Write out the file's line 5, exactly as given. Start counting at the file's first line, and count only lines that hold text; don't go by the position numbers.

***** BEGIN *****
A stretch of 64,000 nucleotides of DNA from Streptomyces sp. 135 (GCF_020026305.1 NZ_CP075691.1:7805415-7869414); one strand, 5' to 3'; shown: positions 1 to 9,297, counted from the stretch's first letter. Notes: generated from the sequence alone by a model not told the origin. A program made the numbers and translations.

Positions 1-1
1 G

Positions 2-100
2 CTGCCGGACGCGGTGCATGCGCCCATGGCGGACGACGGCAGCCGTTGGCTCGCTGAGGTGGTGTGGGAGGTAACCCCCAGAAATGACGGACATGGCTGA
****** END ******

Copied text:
2 CTGCCGGACGCGGTGCATGCGCCCATGGCGGACGACGGCAGCCGTTGGCTCGCTGAGGTGGTGTGGGAGGTAACCCCCAGAAATGACGGACATGGCTGA